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I have begun using tmux recently to really improve my terminal sessions. One thing I need to be able to do is connect to a remote server, which is also running tmux. However, I have found that the current window title (denoted as #T in tmux) is not updated while within a secondary tmux shell. I would like to update the primary-tmux-session value from within the secondary session.

"#T" clearly takes on the value processed by PROMPT_COMMAND, which is a command run every time the prompt is reloaded. However, if I connect to a remote server, it opens a server-side-shell, which then opens tmux and this runs a completely new shell within the secondary-tmux session. The only way I know how to update the primary tmux window title is to reload the server-side-shell prompt, but this does not happen from within a secondary tmux session.

Is there any command to connect the two sessions so that they share #T ? I originally thought it might be doable with the terminal-overrides option, but it either does not work or I have set it up wrong.

Any thoughts or suggestions would be greatly appreciated. Thank you!

(PS. I suspect this question is better suited to superuser, but I had previously asked a question on stack-overflow. I hope this is the right forum for this sort of question)

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1 Answer 1

up vote 2 down vote accepted

I did some digging and found the answer for myself. Well, the way I have found to accomplish my gaol is not elegant, but it will work to get the job done.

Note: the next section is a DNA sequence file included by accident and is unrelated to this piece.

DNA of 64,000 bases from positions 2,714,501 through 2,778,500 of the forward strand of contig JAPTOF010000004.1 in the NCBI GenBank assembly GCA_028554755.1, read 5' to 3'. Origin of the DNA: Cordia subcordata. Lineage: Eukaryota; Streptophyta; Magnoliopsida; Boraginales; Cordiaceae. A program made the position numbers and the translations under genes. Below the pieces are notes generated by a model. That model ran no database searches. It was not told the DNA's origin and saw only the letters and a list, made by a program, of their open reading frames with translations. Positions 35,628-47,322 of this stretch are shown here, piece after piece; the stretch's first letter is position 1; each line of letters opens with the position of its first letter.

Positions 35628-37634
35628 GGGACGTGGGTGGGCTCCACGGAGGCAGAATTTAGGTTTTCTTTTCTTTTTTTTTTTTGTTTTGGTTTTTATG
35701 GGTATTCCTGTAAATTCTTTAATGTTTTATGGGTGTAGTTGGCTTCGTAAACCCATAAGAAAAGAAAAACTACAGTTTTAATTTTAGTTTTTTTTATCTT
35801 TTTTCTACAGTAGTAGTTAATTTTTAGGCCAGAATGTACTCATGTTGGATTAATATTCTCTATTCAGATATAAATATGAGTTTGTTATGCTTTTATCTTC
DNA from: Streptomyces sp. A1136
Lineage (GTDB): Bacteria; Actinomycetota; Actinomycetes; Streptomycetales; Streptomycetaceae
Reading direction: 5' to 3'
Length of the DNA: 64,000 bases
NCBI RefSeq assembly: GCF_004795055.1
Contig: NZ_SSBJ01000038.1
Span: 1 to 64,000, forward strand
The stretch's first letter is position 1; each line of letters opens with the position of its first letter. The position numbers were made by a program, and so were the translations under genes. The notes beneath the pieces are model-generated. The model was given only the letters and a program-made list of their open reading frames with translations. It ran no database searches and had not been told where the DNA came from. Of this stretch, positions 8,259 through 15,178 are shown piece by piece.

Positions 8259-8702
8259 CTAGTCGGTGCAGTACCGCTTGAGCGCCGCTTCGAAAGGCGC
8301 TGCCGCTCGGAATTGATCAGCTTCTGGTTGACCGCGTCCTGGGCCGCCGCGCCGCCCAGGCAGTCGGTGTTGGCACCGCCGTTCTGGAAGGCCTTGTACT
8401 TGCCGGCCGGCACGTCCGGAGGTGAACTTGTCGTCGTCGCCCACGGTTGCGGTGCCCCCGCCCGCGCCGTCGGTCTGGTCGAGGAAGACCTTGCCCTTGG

First, you need to have the "set-titles" option turned on in your .tmux.conf file. As well as the appropriate title string:

set -g set-titles on
set -g set-titles-string '#T'

However, if you implement this, you will immediately notice that it doesn't work. The problem is that this only sends the title string up stream if it starts in an xterm variant (tmux/screen TERM variable is "screen*"). So, when starting a nested tmux session, you must fool the terminal by resetting the variable. The following example will keep the TERM suffix (e.g. "-256color").

TEMP_TERM=$TERM
TEMP_TERM_SUFFIX=${TERM#$(echo $TERM | cut -f 1 -d'-')}
TERM="xterm${TEMP_TERM_SUFFIX}"

I am not sure if it matters, but I think it is smart to reset TERM back after closing tmux (so save it into a temp variable). Using this, a simple shell script can be made to open a nested tmux session that sends the #T title variable upstream to it's parent sessions.

This all works, but is somewhat of a pain considering that work must be done to ensure infinite nesting loops aren't created in the event that we automatically start our shell up in tmux. If anyone has a better solution I would love to here it as well!

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From the tmux man-page: “The TERM environment variable must be set to screen for all programs running inside tmux. New windows will automatically have TERM=screen added to their environment, but care must be taken not to reset this in shell start-up files.” –  ELLIOTTCABLE Nov 4 '11 at 16:29
    
@elliottcable yes, you are right, it does say that. My solution to this problem is more or less a hack. This can mess up your session and may even freeze up slow computers, but I am not certain this is something I am worried about. For example, if you reset TERM to anything other than screen* then you end up running tmux attach-session -t $(tmux display -p "#S") you will setup an infinite loop of tmux nested sessions (chaos!). I am not sure of any other, more extreme examples of possible problems, but you should certainly avoid infinite loops :) –  scicalculator Nov 22 '11 at 6:51
    
@elliottcable I just want to add one more point. If you use this and are worried, I suggest doing it ONLY before attaching to a session that does not display the same pane AND you should reset the variable after your session detaches export TERM=$TEMP_TERM –  scicalculator Nov 22 '11 at 6:54

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